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7 Effective Dental Patient Education Strategies

by | Nov 30, 2016 | Dental Practice Management, Patient Experience

Focusing on patient education can increase patient retention and case acceptance, two primary goals for dental offices. Patients who are educated about oral health will value your services and are less likely to break appointments. They will stay on top of recall because they know how important it is to their overall health.

The majority of patients do not have much knowledge about dentistry. The information that they do have likely comes from articles they’ve read or the experiences of their friends and family members. The validity of their sources might be questionable.

As a dentist, it is your responsibility to educate your patients and to provide all the facts. Patients should have up-to-date knowledge about prevention and their individual cases straight from the source. When a dentist takes the time to educate their parents, it results in greater trust between the patient and doctor.

So, what is the most effective way to educate patients? There is so much information and a limited amount of time for discussion during their appointment. Each patient is unique, so focus on their individual needs to share the most important facts about prevention and maintaining oral health.


1. Ditch the medical jargon.

Dentists should explain a patient’s signs and symptoms in a way they can easily understand. Not everyone knows the definition of caries, resin or composites. Even the terms “gingivitis” and “plaque” might cause question. Use familiar words and utilize an intra-oral camera to show the problems you are describing.

You might say, “You have a lot of plaque buildup back here” and show them with an intra-oral camera. Now, they will see why they should pay extra attention when flossing that area.


2. Provide relatable examples.

Relate dental conditions to the ones patients are more familiar with. A patient with early signs of periodontal disease might tell you that they feel no pain. Explain to them that while having high blood pressure isn’t painful, it can greatly increase the chances of having a heart attack. Even though periodontal disease might cause no pain, it increases chances of tooth decay, tooth loss and bad breath.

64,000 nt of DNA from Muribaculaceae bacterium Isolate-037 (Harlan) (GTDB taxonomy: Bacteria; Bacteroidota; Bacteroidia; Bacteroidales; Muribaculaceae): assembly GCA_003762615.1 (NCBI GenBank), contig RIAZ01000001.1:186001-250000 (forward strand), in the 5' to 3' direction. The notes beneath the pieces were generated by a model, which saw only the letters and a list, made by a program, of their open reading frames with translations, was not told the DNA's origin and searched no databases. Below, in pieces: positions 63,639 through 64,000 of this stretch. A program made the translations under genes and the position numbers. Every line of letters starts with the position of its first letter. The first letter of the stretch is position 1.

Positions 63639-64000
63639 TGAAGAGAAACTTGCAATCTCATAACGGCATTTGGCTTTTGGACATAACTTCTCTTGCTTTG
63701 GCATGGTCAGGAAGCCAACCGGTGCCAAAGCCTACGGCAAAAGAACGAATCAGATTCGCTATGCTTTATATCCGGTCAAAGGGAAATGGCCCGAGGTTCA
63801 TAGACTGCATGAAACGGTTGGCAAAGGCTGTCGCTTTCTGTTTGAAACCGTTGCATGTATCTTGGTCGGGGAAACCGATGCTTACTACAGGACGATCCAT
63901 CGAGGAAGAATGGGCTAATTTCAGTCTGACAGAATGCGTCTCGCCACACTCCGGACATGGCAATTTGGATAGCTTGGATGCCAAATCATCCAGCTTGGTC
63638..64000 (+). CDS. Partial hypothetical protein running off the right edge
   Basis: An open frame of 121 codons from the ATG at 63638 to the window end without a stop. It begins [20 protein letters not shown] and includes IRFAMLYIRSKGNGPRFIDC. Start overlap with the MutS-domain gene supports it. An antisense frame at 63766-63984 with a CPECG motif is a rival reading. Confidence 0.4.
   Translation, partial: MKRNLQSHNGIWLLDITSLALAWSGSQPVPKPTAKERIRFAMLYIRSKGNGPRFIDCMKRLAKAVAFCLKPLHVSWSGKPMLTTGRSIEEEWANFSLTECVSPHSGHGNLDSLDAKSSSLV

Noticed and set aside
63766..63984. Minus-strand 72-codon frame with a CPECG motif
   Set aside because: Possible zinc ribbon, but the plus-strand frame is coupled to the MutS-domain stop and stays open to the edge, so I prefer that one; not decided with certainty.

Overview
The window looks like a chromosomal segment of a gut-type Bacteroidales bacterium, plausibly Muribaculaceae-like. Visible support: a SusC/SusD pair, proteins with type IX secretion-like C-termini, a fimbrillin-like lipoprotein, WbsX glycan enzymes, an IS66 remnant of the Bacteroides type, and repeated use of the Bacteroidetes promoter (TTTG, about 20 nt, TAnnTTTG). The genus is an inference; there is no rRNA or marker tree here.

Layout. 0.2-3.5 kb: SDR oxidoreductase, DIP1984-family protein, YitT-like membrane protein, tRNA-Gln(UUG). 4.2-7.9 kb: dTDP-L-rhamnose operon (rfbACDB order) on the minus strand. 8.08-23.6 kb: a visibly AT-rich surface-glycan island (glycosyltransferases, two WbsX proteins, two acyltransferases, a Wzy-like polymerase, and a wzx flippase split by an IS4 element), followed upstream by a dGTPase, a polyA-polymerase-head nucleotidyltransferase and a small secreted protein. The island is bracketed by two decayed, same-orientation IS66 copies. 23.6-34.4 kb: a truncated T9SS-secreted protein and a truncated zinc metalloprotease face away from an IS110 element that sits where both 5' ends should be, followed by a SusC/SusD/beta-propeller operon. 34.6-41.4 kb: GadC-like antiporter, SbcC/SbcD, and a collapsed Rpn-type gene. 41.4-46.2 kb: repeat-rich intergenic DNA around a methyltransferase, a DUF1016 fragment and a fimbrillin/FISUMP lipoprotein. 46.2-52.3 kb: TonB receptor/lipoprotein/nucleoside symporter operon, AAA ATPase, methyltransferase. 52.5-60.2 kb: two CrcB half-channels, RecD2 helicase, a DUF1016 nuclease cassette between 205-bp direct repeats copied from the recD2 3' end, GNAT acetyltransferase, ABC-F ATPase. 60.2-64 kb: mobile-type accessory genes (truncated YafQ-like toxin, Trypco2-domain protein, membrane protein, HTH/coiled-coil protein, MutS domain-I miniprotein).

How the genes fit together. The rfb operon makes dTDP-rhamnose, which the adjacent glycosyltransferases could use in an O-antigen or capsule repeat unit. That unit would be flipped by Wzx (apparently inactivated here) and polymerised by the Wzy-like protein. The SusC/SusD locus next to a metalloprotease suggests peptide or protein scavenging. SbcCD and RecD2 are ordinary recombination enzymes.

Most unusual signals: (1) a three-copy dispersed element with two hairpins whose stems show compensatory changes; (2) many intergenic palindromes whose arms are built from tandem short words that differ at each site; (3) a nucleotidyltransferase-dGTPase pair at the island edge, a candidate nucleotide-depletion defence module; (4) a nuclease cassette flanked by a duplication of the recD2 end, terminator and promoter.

Many times, it only takes a quick comparison for them to put things into perspective. It’s easy to put dental health on the backburner because teeth are a small part of the whole body. Help patients see that oral health is directly correlated to overall health.


3. Set aside time for discussion and invite questions.

Always allow time during the appointment for discussion. No matter how full the schedule may be, you’ll sacrifice more time later if you skip this step. Those who don’t see the importance of your care are more likely to skip future appointments or dismiss recall.

Educated patients trust you, value your services, show up on time for appointments, don’t put off treatment and refer others. They are loyal patients.


4. Appeal to a patient’s emotions.

Present the treatment plan in a way that appeals to a patient’s emotions instead of their intellect. People will always find a way to pay for what they want, not what they need. Ask questions to figure out what motivates them. Find out what is important to each particular patient and appeal to their interests.

Fear is a powerful motivator. Explain to patients what will happen if they put off treatment or don’t return for recall. We don’t recommend that you “scare” patients into scheduling treatment, but be completely realistic with them about the consequences if they don’t.


5. Be completely transparent.

Transparency produces trust and confidence. According to J. Jerome Smith, DDS, when patients make confident decisions, “it minimizes buyer’s remorse, broken appointments, and misunderstandings when complications do arise.”

Furthermore, Dr. Smith goes on to describe in his article for Dentaltown Magazine, “Patients are empowered when they feel they have made a sound intellectual decision. In return for that feeling of empowerment, they place more value and trust in your treatment plan.”


6. Display educational collateral around the office.

Show patients before and after photos, display infographics and provide informational pamphlets in your office. They don’t have to be typical or boring. You can get as creative as you’d like! Make sure your collateral is relevant, accurate and something patients would choose to read.

Consider your audience when creating and curating material. A pediatric office might choose a colorful leaflet with fun facts about brushing, while an office that specializes in cosmetic dentistry would have a wall with pictures of the beautiful work they’ve personally completed.


7. Send patients home with pictures and educational brochures.

Many patients will only retain 20% of what was discussed in the office after they leave. With time, the memory will fade, and the urgency will pass. Without any obvious symptoms, patients will be more likely to put off needed care. Sending them home with pictures of their fractured tooth or plaque buildup will help remind them why the treatment was recommended in the first place.

Pictures and brochures can also be helpful when patients go home and are questioned by their spouses about the need for care. A wife can be a very powerful ally in getting a reluctant patient to complete the necessary treatment once she understands the need.

Educating patients and their families may be one of the most rewarding parts of being a healthcare provider. Do you have any patient education ideas or tips that work for you? Please be generous and share by leaving a comment below 🙂


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